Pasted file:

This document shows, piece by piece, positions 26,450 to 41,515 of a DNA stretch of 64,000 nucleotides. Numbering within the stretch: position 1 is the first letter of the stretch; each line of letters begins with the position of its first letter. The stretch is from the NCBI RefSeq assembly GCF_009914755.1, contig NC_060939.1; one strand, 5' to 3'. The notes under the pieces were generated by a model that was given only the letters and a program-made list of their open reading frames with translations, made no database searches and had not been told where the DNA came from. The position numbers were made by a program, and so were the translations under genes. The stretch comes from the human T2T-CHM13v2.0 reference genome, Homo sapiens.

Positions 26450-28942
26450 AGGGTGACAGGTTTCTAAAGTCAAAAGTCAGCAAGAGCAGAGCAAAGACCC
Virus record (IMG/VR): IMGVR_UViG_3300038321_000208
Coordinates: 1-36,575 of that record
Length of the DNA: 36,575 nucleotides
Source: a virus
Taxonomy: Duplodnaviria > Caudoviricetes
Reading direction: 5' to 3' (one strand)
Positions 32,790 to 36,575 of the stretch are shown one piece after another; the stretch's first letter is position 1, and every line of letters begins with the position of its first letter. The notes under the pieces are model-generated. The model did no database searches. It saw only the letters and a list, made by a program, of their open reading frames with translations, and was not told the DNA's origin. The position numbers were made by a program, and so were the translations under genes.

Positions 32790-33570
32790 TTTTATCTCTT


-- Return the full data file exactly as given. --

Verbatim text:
This document shows, piece by piece, positions 26,450 to 41,515 of a DNA stretch of 64,000 nucleotides. Numbering within the stretch: position 1 is the first letter of the stretch; each line of letters begins with the position of its first letter. The stretch is from the NCBI RefSeq assembly GCF_009914755.1, contig NC_060939.1; one strand, 5' to 3'. The notes under the pieces were generated by a model that was given only the letters and a program-made list of their open reading frames with translations, made no database searches and had not been told where the DNA came from. The position numbers were made by a program, and so were the translations under genes. The stretch comes from the human T2T-CHM13v2.0 reference genome, Homo sapiens.

Positions 26450-28942
26450 AGGGTGACAGGTTTCTAAAGTCAAAAGTCAGCAAGAGCAGAGCAAAGACCC
Virus record (IMG/VR): IMGVR_UViG_3300038321_000208
Coordinates: 1-36,575 of that record
Length of the DNA: 36,575 nucleotides
Source: a virus
Taxonomy: Duplodnaviria > Caudoviricetes
Reading direction: 5' to 3' (one strand)
Positions 32,790 to 36,575 of the stretch are shown one piece after another; the stretch's first letter is position 1, and every line of letters begins with the position of its first letter. The notes under the pieces are model-generated. The model did no database searches. It saw only the letters and a list, made by a program, of their open reading frames with translations, and was not told the DNA's origin. The position numbers were made by a program, and so were the translations under genes.

Positions 32790-33570
32790 TTTTATCTCTT